As death row inmate Carey Dean Moore's execution approaches, we remember his two slaying victims. 

Maynard Helgeland was putting his life back together, reconnecting with his children

LINCOLN — Maynard Helgeland turned to driving a taxicab because he could do the job with two prosthetic legs.

He had lost his legs as a result of an alcohol addiction that also cost him his marriage and damaged relationships with his three children

But by Aug. 27, 1979, Helgeland had gotten sober and was working to reconnect with his children until he was shot in the head after picking up a fare.

That fare, Carey Dean Moore, is scheduled to be executed Tuesday for killing Helgeland and a second cabdriver five days earlier.

Helgeland, 47, was an Air Force veteran who fought in the Korean War. After the war, he held a series of labor jobs before moving his family to Council Bluffs. He mostly worked construction before losing his legs to frostbite.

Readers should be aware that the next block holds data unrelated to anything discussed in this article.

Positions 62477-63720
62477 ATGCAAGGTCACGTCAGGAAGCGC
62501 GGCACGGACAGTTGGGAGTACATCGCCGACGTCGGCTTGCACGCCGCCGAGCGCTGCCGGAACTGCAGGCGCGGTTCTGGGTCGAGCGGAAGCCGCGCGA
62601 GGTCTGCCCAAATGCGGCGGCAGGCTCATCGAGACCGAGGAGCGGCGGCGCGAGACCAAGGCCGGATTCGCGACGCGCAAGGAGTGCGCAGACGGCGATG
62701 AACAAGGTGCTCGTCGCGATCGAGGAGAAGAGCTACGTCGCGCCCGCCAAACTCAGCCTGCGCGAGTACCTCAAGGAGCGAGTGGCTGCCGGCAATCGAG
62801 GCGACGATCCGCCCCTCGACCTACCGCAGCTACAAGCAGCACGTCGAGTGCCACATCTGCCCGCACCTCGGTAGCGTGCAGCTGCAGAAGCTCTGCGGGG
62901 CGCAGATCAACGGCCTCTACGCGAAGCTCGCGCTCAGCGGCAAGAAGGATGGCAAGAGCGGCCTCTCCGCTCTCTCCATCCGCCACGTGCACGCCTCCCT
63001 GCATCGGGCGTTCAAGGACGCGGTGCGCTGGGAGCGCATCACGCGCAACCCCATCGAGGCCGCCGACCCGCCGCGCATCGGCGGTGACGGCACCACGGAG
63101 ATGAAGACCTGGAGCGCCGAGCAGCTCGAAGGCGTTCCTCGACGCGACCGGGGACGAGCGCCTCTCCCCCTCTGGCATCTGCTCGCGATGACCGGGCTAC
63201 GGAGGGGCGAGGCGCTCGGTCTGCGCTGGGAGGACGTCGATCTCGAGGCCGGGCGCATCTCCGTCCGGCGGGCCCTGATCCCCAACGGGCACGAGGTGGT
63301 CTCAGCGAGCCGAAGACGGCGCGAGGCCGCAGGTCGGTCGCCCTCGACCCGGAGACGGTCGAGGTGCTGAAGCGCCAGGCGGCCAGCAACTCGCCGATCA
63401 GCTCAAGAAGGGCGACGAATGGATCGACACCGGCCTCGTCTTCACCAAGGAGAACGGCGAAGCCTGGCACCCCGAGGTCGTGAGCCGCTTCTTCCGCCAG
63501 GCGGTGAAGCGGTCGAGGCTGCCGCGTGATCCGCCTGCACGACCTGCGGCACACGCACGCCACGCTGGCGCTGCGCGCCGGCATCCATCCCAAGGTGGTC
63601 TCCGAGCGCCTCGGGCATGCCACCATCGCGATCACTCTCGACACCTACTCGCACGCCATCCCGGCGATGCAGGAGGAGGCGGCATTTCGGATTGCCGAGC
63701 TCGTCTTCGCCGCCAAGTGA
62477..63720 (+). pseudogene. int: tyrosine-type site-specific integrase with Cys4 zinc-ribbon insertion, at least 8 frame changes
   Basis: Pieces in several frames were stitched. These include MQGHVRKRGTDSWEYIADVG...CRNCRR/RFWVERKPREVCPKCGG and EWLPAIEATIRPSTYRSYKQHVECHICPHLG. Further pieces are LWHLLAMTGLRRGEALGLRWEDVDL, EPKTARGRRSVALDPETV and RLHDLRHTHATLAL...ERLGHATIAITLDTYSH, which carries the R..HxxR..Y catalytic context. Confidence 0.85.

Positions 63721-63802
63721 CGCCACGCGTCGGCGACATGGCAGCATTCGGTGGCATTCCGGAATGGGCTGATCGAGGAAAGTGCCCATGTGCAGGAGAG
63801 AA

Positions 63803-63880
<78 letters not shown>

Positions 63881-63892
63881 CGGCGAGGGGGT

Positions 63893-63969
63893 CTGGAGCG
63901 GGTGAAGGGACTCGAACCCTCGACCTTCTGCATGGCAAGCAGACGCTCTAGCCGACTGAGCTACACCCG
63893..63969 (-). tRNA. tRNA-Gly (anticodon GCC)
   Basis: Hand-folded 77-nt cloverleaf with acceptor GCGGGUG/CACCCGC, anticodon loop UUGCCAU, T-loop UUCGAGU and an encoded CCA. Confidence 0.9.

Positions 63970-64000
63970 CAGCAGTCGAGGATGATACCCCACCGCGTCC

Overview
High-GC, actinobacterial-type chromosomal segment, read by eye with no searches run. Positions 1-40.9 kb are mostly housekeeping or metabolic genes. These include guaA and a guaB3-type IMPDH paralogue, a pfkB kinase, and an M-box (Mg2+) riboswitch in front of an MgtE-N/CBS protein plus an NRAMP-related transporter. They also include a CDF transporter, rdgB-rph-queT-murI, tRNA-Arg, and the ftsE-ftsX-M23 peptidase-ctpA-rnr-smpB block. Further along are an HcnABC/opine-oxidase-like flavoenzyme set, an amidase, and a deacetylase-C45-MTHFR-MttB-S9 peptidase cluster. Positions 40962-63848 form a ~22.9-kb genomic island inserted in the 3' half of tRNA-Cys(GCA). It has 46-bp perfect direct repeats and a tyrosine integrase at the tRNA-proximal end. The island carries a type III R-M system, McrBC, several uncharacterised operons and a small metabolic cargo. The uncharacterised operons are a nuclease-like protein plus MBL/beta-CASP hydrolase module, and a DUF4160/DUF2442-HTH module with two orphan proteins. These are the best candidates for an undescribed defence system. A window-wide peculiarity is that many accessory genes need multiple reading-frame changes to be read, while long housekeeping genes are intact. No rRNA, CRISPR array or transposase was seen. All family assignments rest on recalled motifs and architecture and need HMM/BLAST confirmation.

Reuel Van Ness was father, stepfather to 10 children, drove cab for extra money

Reuel Van Ness enjoyed the time he spent taking people around Omaha in his taxicab.

He drove the cab to supplement his other jobs. The money came in handy to help support his family of 10 children and stepchildren.

But the job cost Van Ness his life on Aug. 22, 1979, when a fare shot him three times and stole $140.

That fare, Carey Dean Moore, is slated to be executed Tuesday for killing Van Ness and a second cabdriver five days later.

When he died, Van Ness was 47. He was a Korean War veteran who worked construction and was an auto mechanic.

His daughter, Richelle Van Ness-Doran of Omaha, recalls him as a generous man. Bob Howell, a former boss, described him as having a “personality that just wouldn’t quit.”

Martha Stoddard keeps legislators honest from The World-Herald's Lincoln bureau, where she covers news from the State Capitol. Follow her on Twitter @StoddardOWH. Phone: 402-473-9583.

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